Poor weather delays SpaceX launch at Cape Canaveral

The first launch of NASA astronauts from US soil in almost a decade has been postponed until Saturday afternoon, just a few minutes before the scheduled lift-off.

SpaceX, Elon Musk’s aerospace company, has postponed the launch of the Falcon 9 rocket carrying the Dragon crew capsule, which was to take NASA astronauts to the International Space Station (ISS). Bad weather forced officials to call off the launch just a few minutes before the scheduled lift-off at 20:30 GMT/UTC.

“Unfortunately, we are not going to launch today,” SpaceX launch director Mike Taylor told NASA astronauts Bob Behnken and Doug Hurley.

Late-stage preparations for the launch such as the burning off of excess fuel (pictured above) had already begun when the mission was delayed.

NASA said that the next potential launch window would be Saturday, May 30. The mission will be the first launch of astronauts from US soil since the abolition of the space shuttle program almost a decade ago, with Russia handling the ferrying of astronauts to and from the ISS in recent years.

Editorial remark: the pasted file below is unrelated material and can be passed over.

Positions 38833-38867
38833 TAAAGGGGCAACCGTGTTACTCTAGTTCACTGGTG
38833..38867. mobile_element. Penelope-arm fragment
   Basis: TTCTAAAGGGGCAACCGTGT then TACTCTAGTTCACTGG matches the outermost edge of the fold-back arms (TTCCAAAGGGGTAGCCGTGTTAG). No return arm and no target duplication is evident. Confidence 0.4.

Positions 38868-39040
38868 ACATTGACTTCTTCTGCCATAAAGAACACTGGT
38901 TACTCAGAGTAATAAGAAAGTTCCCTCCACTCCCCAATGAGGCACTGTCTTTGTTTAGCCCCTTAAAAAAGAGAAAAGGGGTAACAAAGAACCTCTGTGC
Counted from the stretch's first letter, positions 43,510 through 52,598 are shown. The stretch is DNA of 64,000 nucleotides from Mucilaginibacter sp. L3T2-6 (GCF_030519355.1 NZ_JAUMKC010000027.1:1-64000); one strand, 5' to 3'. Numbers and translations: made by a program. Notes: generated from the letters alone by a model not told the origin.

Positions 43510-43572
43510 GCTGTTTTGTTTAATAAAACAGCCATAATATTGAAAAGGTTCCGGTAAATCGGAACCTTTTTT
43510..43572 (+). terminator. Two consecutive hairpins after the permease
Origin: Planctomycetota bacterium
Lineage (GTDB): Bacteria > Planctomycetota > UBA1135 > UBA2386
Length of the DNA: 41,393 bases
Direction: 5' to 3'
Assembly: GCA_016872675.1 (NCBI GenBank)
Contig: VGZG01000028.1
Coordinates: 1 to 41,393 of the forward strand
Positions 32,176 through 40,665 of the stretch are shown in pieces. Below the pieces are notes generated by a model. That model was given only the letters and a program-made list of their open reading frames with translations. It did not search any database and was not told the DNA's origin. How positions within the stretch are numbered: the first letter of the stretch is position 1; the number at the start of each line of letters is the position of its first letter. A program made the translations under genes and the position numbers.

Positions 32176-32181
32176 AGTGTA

Wednesday’s launch would have made SpaceX the first private company to launch people into space, albeit on the taxpayer’s dime.

NASA administrator Jim Brindestine said that the safety of the crew members was the top priority, which led to the decision to postpone the launch. The astronauts were scheduled to head to the International Space Station (ISS) as part of NASA’s Commercial Crew Program (CCP).

A historic moment – if and when the launch happens 

The mission marks an important step towards ending NASA’s dependence on Russian rockets.

This is the final test flight for SpaceX and is expected to validate NASA’s crew transportation system, including the launch pad, rocket, spacecraft, and operational capabilities. The CCP will then certify Crew Dragon for operational and long-duration missions to the ISS. The certification will enable NASA to conduct research on board the ISS.

NASA has said the mission “lays the groundwork” for future exploration of the Moon and Mars — in part by farming out low-orbit operations to contractors like SpaceX. The agency’s Artemis program aims to take astronauts to the moon by 2024, including the first woman to step on its surface.

DW / Balkantimes.press

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